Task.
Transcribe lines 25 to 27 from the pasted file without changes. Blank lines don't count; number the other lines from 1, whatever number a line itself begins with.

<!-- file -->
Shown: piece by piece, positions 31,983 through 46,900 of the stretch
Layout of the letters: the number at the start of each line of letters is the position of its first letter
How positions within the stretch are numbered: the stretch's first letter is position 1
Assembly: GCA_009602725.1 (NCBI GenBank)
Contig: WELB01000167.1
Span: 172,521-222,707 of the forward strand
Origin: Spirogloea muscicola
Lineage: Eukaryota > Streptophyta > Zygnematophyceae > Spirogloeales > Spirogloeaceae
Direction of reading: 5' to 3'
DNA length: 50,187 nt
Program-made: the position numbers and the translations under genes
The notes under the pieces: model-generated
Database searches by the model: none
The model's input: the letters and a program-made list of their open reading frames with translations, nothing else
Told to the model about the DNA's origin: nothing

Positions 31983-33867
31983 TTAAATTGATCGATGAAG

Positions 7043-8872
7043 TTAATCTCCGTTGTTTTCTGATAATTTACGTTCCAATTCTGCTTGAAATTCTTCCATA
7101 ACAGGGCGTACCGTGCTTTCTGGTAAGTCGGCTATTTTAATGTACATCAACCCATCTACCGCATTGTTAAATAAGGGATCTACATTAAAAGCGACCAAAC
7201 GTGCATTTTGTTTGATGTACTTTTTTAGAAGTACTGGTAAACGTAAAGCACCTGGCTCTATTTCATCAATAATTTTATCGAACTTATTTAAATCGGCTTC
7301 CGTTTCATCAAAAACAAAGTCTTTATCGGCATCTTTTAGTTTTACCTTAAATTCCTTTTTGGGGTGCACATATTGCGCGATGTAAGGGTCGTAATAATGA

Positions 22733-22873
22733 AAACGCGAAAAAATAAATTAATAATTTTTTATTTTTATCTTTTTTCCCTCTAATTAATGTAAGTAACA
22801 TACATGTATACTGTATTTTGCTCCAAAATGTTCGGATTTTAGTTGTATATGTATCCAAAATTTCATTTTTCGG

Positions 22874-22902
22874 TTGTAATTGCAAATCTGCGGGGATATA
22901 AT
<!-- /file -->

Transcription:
22801 TACATGTATACTGTATTTTGCTCCAAAATGTTCGGATTTTAGTTGTATATGTATCCAAAATTTCATTTTTCGG

Positions 22874-22902
22874 TTGTAATTGCAAATCTGCGGGGATATA